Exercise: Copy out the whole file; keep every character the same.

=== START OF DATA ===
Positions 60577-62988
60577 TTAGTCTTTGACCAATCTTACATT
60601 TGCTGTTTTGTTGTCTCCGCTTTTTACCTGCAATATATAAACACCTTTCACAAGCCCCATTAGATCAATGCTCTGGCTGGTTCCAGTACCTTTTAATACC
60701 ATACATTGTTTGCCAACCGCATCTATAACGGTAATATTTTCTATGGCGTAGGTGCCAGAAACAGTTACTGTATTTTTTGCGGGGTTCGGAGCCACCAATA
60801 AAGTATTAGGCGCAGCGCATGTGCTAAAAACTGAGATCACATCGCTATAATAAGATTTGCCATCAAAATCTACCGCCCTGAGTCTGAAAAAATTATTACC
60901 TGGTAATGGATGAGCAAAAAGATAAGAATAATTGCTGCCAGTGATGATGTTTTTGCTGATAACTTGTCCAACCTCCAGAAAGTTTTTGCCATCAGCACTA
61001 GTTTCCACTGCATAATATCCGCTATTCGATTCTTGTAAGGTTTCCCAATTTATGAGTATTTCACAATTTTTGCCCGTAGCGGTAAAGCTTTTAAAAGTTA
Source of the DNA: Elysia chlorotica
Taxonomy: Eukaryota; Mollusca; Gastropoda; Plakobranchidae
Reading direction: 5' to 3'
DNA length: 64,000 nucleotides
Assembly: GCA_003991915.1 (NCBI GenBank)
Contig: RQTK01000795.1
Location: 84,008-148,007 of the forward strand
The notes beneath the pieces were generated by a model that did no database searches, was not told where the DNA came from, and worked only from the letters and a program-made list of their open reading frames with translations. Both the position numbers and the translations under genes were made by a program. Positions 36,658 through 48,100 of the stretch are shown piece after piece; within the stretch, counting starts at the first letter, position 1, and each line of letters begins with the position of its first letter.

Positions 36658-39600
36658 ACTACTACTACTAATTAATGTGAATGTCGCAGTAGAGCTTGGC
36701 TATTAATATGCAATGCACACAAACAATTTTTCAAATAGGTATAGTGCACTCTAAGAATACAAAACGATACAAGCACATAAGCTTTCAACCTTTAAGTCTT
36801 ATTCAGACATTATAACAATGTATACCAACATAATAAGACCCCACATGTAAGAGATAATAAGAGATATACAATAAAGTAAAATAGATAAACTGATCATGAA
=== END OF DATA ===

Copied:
Positions 60577-62988
60577 TTAGTCTTTGACCAATCTTACATT
60601 TGCTGTTTTGTTGTCTCCGCTTTTTACCTGCAATATATAAACACCTTTCACAAGCCCCATTAGATCAATGCTCTGGCTGGTTCCAGTACCTTTTAATACC
60701 ATACATTGTTTGCCAACCGCATCTATAACGGTAATATTTTCTATGGCGTAGGTGCCAGAAACAGTTACTGTATTTTTTGCGGGGTTCGGAGCCACCAATA
60801 AAGTATTAGGCGCAGCGCATGTGCTAAAAACTGAGATCACATCGCTATAATAAGATTTGCCATCAAAATCTACCGCCCTGAGTCTGAAAAAATTATTACC
60901 TGGTAATGGATGAGCAAAAAGATAAGAATAATTGCTGCCAGTGATGATGTTTTTGCTGATAACTTGTCCAACCTCCAGAAAGTTTTTGCCATCAGCACTA
61001 GTTTCCACTGCATAATATCCGCTATTCGATTCTTGTAAGGTTTCCCAATTTATGAGTATTTCACAATTTTTGCCCGTAGCGGTAAAGCTTTTAAAAGTTA
Source of the DNA: Elysia chlorotica
Taxonomy: Eukaryota; Mollusca; Gastropoda; Plakobranchidae
Reading direction: 5' to 3'
DNA length: 64,000 nucleotides
Assembly: GCA_003991915.1 (NCBI GenBank)
Contig: RQTK01000795.1
Location: 84,008-148,007 of the forward strand
The notes beneath the pieces were generated by a model that did no database searches, was not told where the DNA came from, and worked only from the letters and a program-made list of their open reading frames with translations. Both the position numbers and the translations under genes were made by a program. Positions 36,658 through 48,100 of the stretch are shown piece after piece; within the stretch, counting starts at the first letter, position 1, and each line of letters begins with the position of its first letter.

Positions 36658-39600
36658 ACTACTACTACTAATTAATGTGAATGTCGCAGTAGAGCTTGGC
36701 TATTAATATGCAATGCACACAAACAATTTTTCAAATAGGTATAGTGCACTCTAAGAATACAAAACGATACAAGCACATAAGCTTTCAACCTTTAAGTCTT
36801 ATTCAGACATTATAACAATGTATACCAACATAATAAGACCCCACATGTAAGAGATAATAAGAGATATACAATAAAGTAAAATAGATAAACTGATCATGAA